When it comes to modernizing mainframe applications written in COBOL, experts commonly discuss various approaches, often referred to as the 5 or 7 R's: Refactor/Rewrite, Rehost/Re-platform, Re-purchase, Retire, and Retain.
The benefits range from higher costs but better long-term ROI associated with invasive approaches, to lower cost and shorter lifespan associated with relatively quick lift-and-shift approaches.
While Rehost/Re-platform has been popular over the past few years, re-implementation in an up-to-date language is gaining momentum due to advantages offered by embracing Java and C#.
In this paper, we outline the major benefits and issues with each of the approaches.
In development circles, refactoring is the process of restructuring existing code without changing its functionality. In the world of legacy modernization, the process is also associated with changing the architecture and language of the application and is frequently associated with moving the mainframe application to the cloud - with or without changing the language.
The primary benefit of this approach is when the application's language is changed from COBOL to a modern language. It is important to note that the value of business applications lies in their functionality and not in the way the functionality was expressed as COBOL code. In this context, the language of the source code, be it COBOL, is not what's important; it is not a piece of Shakespearean work.
The pivotal question in refactoring or rewriting is whether to opt for automatic translation systems like SoftwareMining's, which aim to produce maintainable code, or to undertake a manual rewrite of the application. It's worth noting that manual rewrites for larger applications carry significant risks from the failure to accurately extract existing business rules to the potential for scope creep. It's telling that we've had clients approach us only after experiencing the pitfalls of a failed manual rewrite. By opting for an automatic translator, they were able to successfully migrate their COBOL applications to Java.
Automatic translation may also have its concerns: from heavy use of legacy architectures (from GO TO statements to POINTERS), to performance. See 16 Features needed in Successful Translation of COBOL Applications.
We have successfully resolved these common challenges by executing multiple COBOL translation projects. Explore our migration success stories to learn more.
These approaches involve minimal changes to the COBOL code. The changes typically may involve changing data sources, such as moving from VSAM or IMS to SQL/relational databases, or optimizing the modules for cloud deployment.
With minimum changes to the COBOL codebase, this is by far the least invasive option, and has the highest short-term benefit. It reduces immediate running costs and requires minimal changes to the code.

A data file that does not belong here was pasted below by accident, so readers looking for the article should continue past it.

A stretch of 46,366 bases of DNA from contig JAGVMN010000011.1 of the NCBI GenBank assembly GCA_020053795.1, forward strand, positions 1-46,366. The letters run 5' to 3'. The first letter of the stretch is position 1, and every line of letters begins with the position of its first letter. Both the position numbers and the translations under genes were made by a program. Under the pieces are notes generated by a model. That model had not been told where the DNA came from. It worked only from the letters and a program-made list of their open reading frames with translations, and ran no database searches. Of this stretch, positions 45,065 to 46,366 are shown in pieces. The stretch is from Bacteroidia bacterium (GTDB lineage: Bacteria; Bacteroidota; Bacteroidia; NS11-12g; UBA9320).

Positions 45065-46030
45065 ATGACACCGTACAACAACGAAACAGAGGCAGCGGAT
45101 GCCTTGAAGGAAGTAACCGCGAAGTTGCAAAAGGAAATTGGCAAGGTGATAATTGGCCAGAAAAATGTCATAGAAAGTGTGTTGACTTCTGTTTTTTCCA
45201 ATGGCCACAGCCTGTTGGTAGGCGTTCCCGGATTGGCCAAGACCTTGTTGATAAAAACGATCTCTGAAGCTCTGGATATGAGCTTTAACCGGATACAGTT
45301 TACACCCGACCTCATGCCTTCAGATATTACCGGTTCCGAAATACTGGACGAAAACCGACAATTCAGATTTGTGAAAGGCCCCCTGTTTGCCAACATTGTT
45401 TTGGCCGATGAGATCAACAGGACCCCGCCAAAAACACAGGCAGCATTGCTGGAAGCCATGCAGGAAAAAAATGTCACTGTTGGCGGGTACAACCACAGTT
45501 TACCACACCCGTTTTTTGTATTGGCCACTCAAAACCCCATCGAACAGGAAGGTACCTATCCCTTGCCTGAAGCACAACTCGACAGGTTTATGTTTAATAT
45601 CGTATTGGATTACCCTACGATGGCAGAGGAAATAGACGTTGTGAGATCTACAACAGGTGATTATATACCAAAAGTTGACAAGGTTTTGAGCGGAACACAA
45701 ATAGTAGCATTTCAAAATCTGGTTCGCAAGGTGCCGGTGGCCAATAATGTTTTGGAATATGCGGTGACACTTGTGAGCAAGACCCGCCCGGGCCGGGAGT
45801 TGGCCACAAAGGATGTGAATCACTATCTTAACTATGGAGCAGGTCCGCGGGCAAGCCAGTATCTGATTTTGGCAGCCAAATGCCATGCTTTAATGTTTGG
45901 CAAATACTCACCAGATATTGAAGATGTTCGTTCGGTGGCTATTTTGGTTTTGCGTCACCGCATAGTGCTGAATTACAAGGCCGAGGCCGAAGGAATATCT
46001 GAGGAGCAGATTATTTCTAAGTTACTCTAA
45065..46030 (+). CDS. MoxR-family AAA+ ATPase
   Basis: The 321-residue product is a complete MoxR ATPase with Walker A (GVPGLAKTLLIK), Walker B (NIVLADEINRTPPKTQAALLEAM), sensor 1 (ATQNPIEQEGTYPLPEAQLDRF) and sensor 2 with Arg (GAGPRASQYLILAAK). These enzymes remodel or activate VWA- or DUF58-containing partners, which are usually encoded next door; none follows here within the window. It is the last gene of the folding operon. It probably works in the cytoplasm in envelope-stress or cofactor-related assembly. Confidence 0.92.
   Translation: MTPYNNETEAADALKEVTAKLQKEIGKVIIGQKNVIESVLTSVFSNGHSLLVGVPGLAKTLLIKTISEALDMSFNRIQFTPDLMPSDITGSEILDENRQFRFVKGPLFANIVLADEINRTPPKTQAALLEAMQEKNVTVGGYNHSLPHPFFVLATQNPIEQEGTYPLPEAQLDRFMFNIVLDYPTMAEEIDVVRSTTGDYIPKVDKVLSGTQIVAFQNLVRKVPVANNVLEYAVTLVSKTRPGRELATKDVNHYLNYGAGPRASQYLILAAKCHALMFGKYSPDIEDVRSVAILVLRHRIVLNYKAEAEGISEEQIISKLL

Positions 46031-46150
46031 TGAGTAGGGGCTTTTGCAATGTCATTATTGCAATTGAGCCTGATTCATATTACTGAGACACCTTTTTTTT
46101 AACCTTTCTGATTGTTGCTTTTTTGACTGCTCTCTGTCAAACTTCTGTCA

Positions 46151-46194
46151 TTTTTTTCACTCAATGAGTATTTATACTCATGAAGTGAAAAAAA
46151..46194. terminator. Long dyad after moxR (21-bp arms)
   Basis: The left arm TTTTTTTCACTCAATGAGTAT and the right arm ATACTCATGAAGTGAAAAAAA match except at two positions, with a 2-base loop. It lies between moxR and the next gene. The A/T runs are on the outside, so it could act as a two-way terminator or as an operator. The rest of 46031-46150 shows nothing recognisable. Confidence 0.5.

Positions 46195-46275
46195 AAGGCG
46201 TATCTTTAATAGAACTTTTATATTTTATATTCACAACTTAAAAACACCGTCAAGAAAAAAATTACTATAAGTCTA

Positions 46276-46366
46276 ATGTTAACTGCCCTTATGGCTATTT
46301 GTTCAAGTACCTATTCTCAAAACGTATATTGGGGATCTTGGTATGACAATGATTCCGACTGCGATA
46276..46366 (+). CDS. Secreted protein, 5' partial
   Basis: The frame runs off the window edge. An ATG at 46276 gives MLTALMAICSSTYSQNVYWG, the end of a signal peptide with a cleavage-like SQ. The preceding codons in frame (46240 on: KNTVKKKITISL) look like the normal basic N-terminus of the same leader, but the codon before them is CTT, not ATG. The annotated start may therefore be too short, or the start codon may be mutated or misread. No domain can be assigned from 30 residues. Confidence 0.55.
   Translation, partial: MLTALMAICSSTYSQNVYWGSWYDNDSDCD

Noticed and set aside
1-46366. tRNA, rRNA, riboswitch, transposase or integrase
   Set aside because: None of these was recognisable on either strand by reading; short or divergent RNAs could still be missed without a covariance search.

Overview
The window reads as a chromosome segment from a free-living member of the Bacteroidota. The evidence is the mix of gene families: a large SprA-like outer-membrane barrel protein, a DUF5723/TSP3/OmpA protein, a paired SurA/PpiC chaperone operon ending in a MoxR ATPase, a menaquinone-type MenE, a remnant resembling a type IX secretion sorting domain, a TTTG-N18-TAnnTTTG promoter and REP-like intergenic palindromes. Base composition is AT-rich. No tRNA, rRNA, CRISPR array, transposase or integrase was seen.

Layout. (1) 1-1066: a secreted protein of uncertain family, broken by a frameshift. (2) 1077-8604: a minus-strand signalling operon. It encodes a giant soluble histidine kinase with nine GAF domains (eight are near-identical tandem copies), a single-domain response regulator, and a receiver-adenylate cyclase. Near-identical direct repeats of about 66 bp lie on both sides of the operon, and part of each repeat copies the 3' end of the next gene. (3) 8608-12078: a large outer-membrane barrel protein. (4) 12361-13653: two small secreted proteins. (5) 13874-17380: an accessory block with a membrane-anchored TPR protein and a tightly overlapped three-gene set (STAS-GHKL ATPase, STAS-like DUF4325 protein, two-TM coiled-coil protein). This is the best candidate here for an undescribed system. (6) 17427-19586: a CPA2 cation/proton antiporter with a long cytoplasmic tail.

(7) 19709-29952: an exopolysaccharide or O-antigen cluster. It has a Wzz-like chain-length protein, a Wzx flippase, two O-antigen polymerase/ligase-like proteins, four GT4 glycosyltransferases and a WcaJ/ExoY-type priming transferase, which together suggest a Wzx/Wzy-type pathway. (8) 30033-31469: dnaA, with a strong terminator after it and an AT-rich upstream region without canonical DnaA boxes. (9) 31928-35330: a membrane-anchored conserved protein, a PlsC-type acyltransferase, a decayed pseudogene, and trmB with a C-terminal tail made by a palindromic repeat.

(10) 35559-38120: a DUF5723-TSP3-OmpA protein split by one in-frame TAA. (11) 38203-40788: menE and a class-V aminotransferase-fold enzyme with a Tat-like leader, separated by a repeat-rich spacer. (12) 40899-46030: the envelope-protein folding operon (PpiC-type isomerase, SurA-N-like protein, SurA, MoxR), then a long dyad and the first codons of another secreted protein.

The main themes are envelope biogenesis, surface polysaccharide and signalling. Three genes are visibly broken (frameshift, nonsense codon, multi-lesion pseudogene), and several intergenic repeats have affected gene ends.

Even with a new system, testing is essential. Banks, insurance companies, and governments, who often rely on mainframe-based business-critical applications, won't switch to a different system without thorough testing. Sometimes a spot testing strategy suffices, but one way or another, detailed test suites and test data need to be prepared. Many organizations have already made this move, and hopefully, many have already retained some of their test scripts and data ready for the next step of Refactor/Rewrite.
In the majority of instances, when an off-the-shelf replacement for a legacy mainframe application is available, the transition has likely already been made. The remaining applications are usually highly customized to meet specific organizational needs, making them unsuitable for standard off-the-shelf solutions.
Enterprise application suites from vendors like SAP do offer customization options that can be tailored to an organization's unique requirements. However, such customizations often result in vendor lock-in and entail additional expenses for implementation and maintenance.
The challenges of retiring mainframe applications are multifaceted. One common issue is underestimating the need for certain application components until their absence creates a problem. Additionally, what may initially appear as a modular and expendable part of the application could turn out to have essential dependencies within the larger system. Accurate determination of which elements are vital and which can be safely phased out can be more complicated than initially anticipated. If specific components prove irreplaceable or are not suited for off-the-shelf solutions, enterprises are faced with two choices: either continue with the existing mainframe and its associated operational costs or consider alternative strategies such as rewriting or rehosting the mainframe application.
When evaluating the COBOL codebase independently of the hosting environment, be it a cloud or mainframe, it becomes evident that if a transition to off-the-shelf products, retirement, or re-platforming/rehosting were feasible options, they would have already been executed. The applications that remain are highly specialized and fulfill specific organizational requirements, making them irreplaceable or unretirable in the short term. Nonetheless, the core value of these applications lies in the business functions and logic they provide, not in their COBOL origins. This leads us back to considering more transformative strategies such as Refactor/Rewrite.
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